On controlling self, as he has shown it in his life, he said things like: “Speak seldom. . . never exceed a decent warmth, and submit your sentiments with diffidence. A dictatorial style, though it may carry conviction, is always accompanied with disgust” (Brookhiser, 1996). Responding to Henrietta Lipton, wife of the British ambassador, who thought she could see pleasure on Washington’s countenance for retiring, he said: “You are wrong. My countenance never yet betrayed my feelings” (Ibid). Many of his words carry the same solid stance when it comes to holding one’s composure and it spread to his policies and reactions to different situations. It’s not one of bloated view of self but rather a noble perception of life and godly virtues that injected this character into his words and actions. There are also nuggets of wealth when it comes to insights about mentoring in his sayings. As could obviously be seen in quotes from him, it was one of the quality traits of his life to encourage people. Because he himself appreciates virtue, he was keen and immediately aware of them when he observed them in others. He advocated patience in dealing with those still at the stage of learning and encouraged to nurture persistence (Ibid).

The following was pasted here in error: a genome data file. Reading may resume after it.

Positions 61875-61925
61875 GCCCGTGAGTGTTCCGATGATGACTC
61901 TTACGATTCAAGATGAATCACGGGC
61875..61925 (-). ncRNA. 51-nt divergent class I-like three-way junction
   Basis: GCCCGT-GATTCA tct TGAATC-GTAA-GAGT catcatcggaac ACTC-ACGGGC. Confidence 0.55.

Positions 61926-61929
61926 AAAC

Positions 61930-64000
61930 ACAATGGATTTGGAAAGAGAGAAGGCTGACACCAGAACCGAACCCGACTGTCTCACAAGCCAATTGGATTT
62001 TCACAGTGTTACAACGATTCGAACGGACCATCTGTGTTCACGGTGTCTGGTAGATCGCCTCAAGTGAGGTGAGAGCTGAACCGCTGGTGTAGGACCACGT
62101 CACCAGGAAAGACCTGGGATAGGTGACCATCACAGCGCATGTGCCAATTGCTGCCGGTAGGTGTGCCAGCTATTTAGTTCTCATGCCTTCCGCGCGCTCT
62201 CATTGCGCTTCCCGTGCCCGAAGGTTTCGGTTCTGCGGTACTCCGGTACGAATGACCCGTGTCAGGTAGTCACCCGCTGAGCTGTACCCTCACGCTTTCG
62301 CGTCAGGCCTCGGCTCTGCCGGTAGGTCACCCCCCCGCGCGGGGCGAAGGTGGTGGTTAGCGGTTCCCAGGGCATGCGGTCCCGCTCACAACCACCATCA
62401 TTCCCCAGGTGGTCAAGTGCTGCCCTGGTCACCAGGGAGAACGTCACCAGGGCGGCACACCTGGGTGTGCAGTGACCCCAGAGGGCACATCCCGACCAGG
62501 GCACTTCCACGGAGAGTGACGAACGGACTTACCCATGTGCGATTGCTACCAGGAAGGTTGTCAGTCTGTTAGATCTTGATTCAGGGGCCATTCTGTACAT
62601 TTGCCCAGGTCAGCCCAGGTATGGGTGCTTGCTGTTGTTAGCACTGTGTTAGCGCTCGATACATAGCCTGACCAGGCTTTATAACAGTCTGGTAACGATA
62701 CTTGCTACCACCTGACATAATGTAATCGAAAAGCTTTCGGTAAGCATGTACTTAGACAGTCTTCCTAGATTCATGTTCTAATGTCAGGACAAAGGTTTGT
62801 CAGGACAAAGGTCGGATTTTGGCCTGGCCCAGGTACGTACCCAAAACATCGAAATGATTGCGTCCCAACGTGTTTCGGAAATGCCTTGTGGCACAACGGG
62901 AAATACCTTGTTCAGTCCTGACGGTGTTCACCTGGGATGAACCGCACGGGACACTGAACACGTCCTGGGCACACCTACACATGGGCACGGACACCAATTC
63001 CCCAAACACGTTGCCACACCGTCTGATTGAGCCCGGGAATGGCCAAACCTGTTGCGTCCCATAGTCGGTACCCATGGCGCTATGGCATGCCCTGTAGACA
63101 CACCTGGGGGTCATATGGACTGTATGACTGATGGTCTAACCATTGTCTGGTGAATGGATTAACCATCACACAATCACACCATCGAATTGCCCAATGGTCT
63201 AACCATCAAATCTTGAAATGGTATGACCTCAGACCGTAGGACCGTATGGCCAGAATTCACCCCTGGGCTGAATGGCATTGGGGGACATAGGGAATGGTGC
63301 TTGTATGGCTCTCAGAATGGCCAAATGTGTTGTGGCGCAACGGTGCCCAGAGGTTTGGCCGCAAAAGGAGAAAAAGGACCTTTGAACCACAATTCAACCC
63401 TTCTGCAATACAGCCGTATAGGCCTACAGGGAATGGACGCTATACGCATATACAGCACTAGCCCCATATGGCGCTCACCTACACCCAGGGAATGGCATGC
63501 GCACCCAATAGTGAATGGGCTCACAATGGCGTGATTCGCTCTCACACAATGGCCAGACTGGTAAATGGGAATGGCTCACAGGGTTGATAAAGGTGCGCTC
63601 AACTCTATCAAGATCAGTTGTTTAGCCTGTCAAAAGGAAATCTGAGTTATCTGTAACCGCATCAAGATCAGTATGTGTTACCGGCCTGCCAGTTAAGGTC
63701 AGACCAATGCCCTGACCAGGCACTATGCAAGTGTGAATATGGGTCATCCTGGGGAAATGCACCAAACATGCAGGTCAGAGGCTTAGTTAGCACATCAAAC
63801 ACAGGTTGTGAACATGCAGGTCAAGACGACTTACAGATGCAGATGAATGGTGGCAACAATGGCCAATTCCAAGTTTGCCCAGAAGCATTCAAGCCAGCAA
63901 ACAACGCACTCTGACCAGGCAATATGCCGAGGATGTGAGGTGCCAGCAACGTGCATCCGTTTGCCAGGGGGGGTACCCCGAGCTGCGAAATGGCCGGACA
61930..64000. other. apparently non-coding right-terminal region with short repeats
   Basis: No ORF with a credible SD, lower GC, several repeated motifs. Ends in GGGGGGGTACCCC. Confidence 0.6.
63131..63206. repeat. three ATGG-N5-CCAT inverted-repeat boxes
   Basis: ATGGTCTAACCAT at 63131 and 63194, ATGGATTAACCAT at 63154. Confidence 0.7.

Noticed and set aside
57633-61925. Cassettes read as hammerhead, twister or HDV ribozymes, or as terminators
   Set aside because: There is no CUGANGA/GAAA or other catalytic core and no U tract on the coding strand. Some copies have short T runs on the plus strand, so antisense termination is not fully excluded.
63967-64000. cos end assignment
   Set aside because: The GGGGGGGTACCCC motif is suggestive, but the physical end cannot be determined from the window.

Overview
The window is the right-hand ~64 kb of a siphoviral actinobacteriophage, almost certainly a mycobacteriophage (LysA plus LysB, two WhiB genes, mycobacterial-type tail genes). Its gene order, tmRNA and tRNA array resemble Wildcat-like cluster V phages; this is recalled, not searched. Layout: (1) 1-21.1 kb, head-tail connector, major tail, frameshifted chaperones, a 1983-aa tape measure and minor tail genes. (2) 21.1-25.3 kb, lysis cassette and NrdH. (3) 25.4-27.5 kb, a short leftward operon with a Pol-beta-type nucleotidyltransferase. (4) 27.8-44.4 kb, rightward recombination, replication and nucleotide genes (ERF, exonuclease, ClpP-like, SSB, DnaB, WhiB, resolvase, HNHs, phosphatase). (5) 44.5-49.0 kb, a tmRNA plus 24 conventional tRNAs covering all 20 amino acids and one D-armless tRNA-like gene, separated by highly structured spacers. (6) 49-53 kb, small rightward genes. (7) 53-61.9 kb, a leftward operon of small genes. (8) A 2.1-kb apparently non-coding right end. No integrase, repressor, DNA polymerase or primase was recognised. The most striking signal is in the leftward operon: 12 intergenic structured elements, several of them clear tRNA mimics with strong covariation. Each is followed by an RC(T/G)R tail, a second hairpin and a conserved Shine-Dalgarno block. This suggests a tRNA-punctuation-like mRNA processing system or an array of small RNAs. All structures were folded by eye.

~ For and Not Against. Of course, to establish trust, the first thing that must be ascertained is the atmosphere of friendliness. If the air is thick with hostility and resistance, it could easily be felt by anyone. On the other hand, when there is acceptance and interest in people, it radiates and the whole environment becomes attractive. When establishing trust, it is important that those being won would not feel threatened by those seeking to secure their trust. Prerequisite, therefore, to gaining this confidence is authentic sympathy of people.
~ The Golden Rule. The famous “Golden Rule” is common to almost major religions of the world. This means that it has a lot of sense to people around the world. To quote the exact words of the Bible, the saying goes: “Therefore, whatever you want men to do to you, do also to them, for this is the Law and the Prophets” (Matthew 7:12. NKJV, 1982)). There is deep affinity between people regardless of differences in background – race, color, and ethnicity. For sure, and it is basic that what one person wants in life in general is another person’s desire also. If one does not want another person to offend or do certain acts of aggression to him, definitely the same is true to the other one. If it is natural for any man to wish only good things for himself, then it follows that it is also the yearnings of anybody. The Golden Rule has a lot to do with establishing trust on someone. No one can fully win somebody’s trust if the Golden Rule is not the Rule of his/her life.